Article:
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ENDING AIDS IN NEW YORK: ENSURING ESSENTIAL SERVICES FOR HEALTH & WELLNESS

Posted by Tim Murphy , October 31, 2013

ENDING AIDS IN NEW YORK: ENSURING ESSENTIAL SERVICES FOR HEALTH & WELLNESS

Cordero (left) and Davila of Boom!Health: ObamaCare and Medicaid expansion alone won’t keep all NYers with HIV healthy, undetectable and untransmissable.

[Editors note: Please email Tim Murphy, the current editor of the Housing Works update, with feedback or leads on stories.]

Recently, we reported that Housing Works has been a part of a community campaign calling for a plan to end AIDS as an epidemic in New York State. A working paper, written primarily by Housing Works and Treatment Action Group, is circulating among HIV and healthcare policymakers in New York State. It breaks into components a plan to end AIDS as an epidemic in New York State. Each week in the Update, we have been looking at each of those components more closely.

This week, we focus on Component 4 of the Working Paper: Assuring the availability of essential services to support health, prevention and rentention in care for all New Yorkers, whether HIV-positive or -negative. Our guest commenters this week are the Bronx’s Robert Cordero and Jose Davila, who in August merged their respective agencies, Citiwide Harm Reduction and Bronx AIDS Services, to form Boom!Health.

Boom! is an $11.3-million, groundbreaking new service model that aims to remove barriers to accessing primary medical care, as well as HIV and viral hepatitis prevention services, while supporting clients on their journey towards wellness and self sufficiency.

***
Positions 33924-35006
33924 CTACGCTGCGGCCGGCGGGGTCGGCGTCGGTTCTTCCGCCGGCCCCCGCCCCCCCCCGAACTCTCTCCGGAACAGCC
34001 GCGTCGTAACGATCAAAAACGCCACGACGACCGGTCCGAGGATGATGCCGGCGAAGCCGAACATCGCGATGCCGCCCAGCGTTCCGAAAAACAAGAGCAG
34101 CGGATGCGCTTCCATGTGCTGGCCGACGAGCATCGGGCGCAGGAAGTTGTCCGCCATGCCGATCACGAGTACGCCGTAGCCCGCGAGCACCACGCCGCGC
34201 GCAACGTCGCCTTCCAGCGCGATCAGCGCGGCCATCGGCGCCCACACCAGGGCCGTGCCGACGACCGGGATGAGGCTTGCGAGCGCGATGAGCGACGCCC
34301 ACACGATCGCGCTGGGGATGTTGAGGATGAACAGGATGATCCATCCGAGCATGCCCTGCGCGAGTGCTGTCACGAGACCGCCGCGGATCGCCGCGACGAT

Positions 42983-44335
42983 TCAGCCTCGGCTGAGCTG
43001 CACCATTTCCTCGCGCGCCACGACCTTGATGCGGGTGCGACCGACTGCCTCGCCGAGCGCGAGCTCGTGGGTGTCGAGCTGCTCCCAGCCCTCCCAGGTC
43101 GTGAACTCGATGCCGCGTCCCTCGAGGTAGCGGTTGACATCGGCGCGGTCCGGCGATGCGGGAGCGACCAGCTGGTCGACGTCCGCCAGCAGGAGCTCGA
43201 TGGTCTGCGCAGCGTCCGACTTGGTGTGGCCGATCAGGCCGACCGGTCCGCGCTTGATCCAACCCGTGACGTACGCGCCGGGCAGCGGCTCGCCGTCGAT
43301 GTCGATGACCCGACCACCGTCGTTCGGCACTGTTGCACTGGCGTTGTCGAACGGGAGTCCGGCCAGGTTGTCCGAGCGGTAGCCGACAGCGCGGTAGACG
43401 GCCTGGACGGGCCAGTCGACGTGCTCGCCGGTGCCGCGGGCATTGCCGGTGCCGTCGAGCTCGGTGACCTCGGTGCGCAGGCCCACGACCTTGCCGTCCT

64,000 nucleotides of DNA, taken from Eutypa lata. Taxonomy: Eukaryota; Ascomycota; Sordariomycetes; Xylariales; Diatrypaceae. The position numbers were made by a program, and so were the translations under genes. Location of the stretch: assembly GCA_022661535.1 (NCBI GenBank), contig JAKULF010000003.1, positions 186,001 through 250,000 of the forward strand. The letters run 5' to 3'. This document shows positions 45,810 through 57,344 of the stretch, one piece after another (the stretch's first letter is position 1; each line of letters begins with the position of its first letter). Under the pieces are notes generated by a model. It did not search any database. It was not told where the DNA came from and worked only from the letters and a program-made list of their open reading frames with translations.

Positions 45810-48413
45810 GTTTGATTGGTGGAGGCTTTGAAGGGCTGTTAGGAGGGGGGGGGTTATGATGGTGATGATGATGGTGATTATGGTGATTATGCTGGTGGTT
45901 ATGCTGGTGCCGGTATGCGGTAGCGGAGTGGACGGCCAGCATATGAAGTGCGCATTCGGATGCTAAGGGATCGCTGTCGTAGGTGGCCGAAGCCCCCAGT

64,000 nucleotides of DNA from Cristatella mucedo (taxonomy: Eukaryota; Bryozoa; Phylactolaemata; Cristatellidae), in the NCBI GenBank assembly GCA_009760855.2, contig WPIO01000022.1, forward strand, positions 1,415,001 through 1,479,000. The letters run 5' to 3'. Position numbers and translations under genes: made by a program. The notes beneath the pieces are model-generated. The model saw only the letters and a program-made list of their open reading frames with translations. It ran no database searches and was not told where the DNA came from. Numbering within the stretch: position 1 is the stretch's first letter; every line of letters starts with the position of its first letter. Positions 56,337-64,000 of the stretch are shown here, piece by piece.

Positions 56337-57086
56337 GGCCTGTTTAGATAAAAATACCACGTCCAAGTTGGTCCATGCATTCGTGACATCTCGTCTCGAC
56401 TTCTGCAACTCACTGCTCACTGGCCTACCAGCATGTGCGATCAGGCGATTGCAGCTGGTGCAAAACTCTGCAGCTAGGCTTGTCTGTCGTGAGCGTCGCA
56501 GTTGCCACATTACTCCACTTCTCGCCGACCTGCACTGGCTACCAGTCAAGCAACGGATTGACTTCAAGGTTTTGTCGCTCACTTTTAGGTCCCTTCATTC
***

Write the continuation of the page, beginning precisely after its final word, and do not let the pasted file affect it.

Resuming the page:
Just last week, Boom! launched a new social marketing ad campaign on 60 MTA buses and multiple subway stops to encourage Bronx residents to know their HIV and hepatitis C status by getting tested and engaging in treatment. The Bronx-based nonprofit provides comprehensive prevention, health, housing, legal and wellness services for over 8,000 New Yorkers.

Here’s what Cordero and Davila have to say about providing essential services to New Yorkers with, or at risk for HIV/AIDS, as a key component of ending the AIDS epidemic in New York State. (And FYI, Cordero was Housing Works’ indefatigable director of federal advocacy from 2004 to 2007.):

“Here in New York State, the Affordable Care Act and Medicaid expansion alone will not assure that all people living with HIV will be able to stay healthy, with undetectable viral loads and hence untransmissable virus—or that all those at risk of HIV will be able to avoid getting it.

Meeting these goals requires addressing a cluster of health, behavioral and structural issues. Homelessness, hunger and other unmet subsistence needs are powerful barriers to effective HIV prevention and care. New York City and State have been leaders in providing resources for housing and nutrition, but to date, these supports have been limited to persons with a diagnosis of AIDS or other advanced HIV disease. Eliminating new HIV infections and retaining in care all New Yorkers with HIV will require expanded reliance on the Ryan White CARE Act, HOPWA and New York State- and City-funded enabling services, as well as comprehensive prevention, care and treatment for important co-illnesses such as depression, diabetes, drug use, mental health, trauma, and hepatitis A, B and C.

Affordable and sustainable housing and food security are essential components of an effective HIV response. Clean needles, harm reduction and opiate substition therapy are essential as well.

Other approaches can also play a role in ending AIDS, such as decriminalizing the carrying of condoms, non-viloilent drug violations, and adult consensual sex work, and steps to reduce the burden of incarceration and correctional-system involvement for young men.

Research should be supported to determine optimal ways to deliver HIV prevention, treatment and supportive services. New York State has some of the world’s foremost research institutions, which must work with government, providers and affected communities to document the best practices for HIV surveillance, prevention, treatment and supportive care.”

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